Agriculture grant information session planned for Thursday
The Hawaii Department of Agriculture is inviting the public to an agriculture grant information session and market development workshop from 9 a.m. to noon Thursday at the University of Hawaii College of Tropical Agriculture and Human Resources Kona Cooperative Extension Service, 79-7381 Mamalahoa Highway in Kainaliu.
Attendees will discuss different funding sources, proposal preparation and reporting and grant requirements. There is no cost to attend but registration is required the day before the event.
For more information, call Marci at 973-9595 or email email@example.com.
Tropical Gardening — Vitamins abound
Sunday, January 15 2:10 am
Lucky we live Hawaii, but we can learn a lot from gardeners on other tropical islands. Right now, we are in the Dominican Republic working with farmers on a project sponsored by the Florida Association for Volunteer Action in the Caribbean and the Americas, or FAVACA.
Voltaire Moise, who is from Haiti, is working on the uses of edible crops while I work on some of the production problems. Like the folks in the Dominican Republic, we in Hawaii can grow almost anything. We have many climates, depending on elevation and whether you are on the rain-swept eastern side or the dryer leeward part of the island.
Below 2,000 feet we grow the tropicals and above we can grow the warm, temperate and even cool season crops. Tropical fruits are the favorite for most, since they are varied and unusual.
Many of these fruits are high in vitamins, minerals and energy.
So instead of popping vitamin pills every day, we should consider fruit. Those vitamin pills on your shelf, besides being pretty expensive items, are not nearly as palatable and eye appealing as fresh fruit — especially when it is grown in your own backyard.
by Diana Duff
Special To West Hawaii Today
Sunday, December 5, 2010 7:40 AM HST
Many gardeners in Hawaii have become native plant enthusiasts. More and more people are awakening to the beauty of our native species and learning about them and the vigilance required to save them from harm or eventual extinction. Events like Arbor Day at Amy B.H. Greenwell Ethnobotanical Garden, offering free native plants and information on growing them, help folks learn ways to grow and care for native plants. Interest in these plants, which have thrived in our native forests for millennia, helps raise awareness of the threats a multitude of invasive species pose to them.
One particularly threatening species, the autograph, or signature, tree (Clusia rosea) caught the notice of Darcy Ames, who has witnessed firsthand the encroachment of this species on the ohia forests near her home.
“When I first bought property in Holualoa, I thought the autograph tree was quite lovely,” Ames said. “After a few years of experience, inspection and investigation, I began to realize this tree was capable of destroying the habitat of our ohia and other native species unless we began a proactive course against it.
“After witnessing the damage it can cause, I can honestly say that I hate what this plant is capable of doing. Autograph seeds can be dropped by birds and root as much as 20 or 30 feet in the air in the crotch of an ohia tree.
» Where: Haleiwa Farmers Market, at Kamehameha Highway and Leong Bypass near Haleiwa Beach Park
» When: 9 a.m. to 2 p.m. Sunday
» Call: 388-9696 or e-mail HaleiwaFarmersMarket@gmail.com
Recipe contest (call or e-mail for details), poi-pounding demonstration, talk story with North Shore kupuna, taro farm tours, dishes by Hawaii chefs, makahiki activities and entertainment. Plus, taro submissions to break the Guinness world record (call or e-mail for details).”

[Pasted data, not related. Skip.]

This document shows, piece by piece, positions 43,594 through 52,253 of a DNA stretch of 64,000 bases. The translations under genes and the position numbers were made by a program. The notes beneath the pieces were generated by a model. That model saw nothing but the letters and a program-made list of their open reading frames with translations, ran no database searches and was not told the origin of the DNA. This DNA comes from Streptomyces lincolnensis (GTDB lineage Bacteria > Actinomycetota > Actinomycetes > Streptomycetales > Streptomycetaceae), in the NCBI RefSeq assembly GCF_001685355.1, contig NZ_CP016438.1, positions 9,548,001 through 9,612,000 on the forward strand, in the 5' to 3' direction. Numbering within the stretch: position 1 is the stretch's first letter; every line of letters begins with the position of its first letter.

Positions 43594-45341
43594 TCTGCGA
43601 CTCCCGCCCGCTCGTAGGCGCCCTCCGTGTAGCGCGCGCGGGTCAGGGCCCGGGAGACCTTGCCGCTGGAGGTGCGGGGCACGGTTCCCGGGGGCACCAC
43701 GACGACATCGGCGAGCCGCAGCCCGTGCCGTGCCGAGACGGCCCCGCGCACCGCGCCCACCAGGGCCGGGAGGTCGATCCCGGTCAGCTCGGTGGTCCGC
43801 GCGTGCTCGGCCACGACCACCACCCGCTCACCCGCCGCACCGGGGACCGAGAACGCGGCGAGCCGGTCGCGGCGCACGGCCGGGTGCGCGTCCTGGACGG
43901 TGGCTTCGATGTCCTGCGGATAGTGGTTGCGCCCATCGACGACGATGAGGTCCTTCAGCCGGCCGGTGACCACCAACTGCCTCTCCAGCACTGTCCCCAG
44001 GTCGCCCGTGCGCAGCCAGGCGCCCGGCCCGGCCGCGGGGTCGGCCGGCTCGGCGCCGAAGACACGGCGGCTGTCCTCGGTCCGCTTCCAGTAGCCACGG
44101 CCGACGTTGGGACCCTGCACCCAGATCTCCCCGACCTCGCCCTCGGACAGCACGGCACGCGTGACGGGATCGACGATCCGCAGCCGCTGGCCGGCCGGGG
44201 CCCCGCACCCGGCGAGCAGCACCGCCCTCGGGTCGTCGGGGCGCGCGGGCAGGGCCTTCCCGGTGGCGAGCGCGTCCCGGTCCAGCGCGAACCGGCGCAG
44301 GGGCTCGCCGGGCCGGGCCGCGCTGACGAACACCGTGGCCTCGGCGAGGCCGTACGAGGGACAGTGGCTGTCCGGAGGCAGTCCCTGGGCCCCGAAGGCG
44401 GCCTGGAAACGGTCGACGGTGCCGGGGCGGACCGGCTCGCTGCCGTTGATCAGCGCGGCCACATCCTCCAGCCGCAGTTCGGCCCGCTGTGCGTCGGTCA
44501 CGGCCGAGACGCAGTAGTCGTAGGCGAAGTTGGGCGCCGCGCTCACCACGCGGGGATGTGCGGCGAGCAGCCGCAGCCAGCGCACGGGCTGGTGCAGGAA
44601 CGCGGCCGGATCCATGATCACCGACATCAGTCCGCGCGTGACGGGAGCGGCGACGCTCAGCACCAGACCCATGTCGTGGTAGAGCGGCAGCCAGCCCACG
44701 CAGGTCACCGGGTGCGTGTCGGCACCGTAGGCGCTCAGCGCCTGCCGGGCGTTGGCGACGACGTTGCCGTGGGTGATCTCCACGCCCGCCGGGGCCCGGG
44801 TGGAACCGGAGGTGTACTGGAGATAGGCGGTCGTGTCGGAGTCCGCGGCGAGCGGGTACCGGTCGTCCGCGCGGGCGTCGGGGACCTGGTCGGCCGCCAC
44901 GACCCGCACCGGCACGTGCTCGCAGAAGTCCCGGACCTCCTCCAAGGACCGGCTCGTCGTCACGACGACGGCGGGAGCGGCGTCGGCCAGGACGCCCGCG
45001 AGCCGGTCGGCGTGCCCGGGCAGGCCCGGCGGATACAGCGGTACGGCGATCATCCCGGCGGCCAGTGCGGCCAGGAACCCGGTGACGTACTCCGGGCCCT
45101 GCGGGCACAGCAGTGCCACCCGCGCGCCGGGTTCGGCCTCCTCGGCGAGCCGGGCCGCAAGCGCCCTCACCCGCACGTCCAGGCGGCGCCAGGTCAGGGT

In a Hawaiian genesis story, a stillborn baby’s grave site grows the first taro plant, which feeds his younger brother, the first Hawaiian. The tale is at the root of the culture’s reverence for taro, called kalo in Hawaiian.
“Poi and family are one and the same,” says Aunty Betty Jenkins, a North Shore kupuna who is one of the guiding forces behind Haleiwa Farmers Market’s taro festival on Sunday. “Kalo connects us to all Hawaiians, to all of our neighborhood, to all community. It’s very spiritual.”
A new generation is now standing alongside elders like Jenkins to perpetuate taro’s cultural relevance. For Daniel Anthony of the organization Mana Ai, that effort centers on eating. “First and foremost, Mana Ai promotes the eating of taro in any way, shape or form,”
By Norman Bezona
The weather is cooling down and it is a perfect time to dress up your garden. If you are getting tired of the same old common plants in your garden, why not try something different? Maybe you can even specialize. There are fantastic numbers of plant materials to choose from, but we seem to get in a rut with whatever we can “cockroach” from our neighbors. This year’s Kona Outdoor Circle plant sale on Saturday at the Old Kona Airport Park will offer new plants galore. The 33rd annual sale will be from 8 a.m. to 2 p.m.
Thanks to palm lovers like the Hawaii Island Chapter of the International Palm Society, hundreds of new species are growing in Hawaii. Many of these are native habitat so Hawaii is kind of a Noah’s Ark for palms. Of course, native Pritchardias will also be available at the plant sale.
Ferns are a good example of a whole family of plants very poorly represented in our gardens. It’s not that they can’t be grown, but that we don’t. They require very little fertilizer but do require moisture and shade from intense sunlight. Cooler mauka areas are probably the best for growing ferns, but many types may be grown almost anywhere with protection.
We have hundreds of ferns native and introduced to Hawaii, but this is just a fraction of the more than 9,000 species found throughout the world.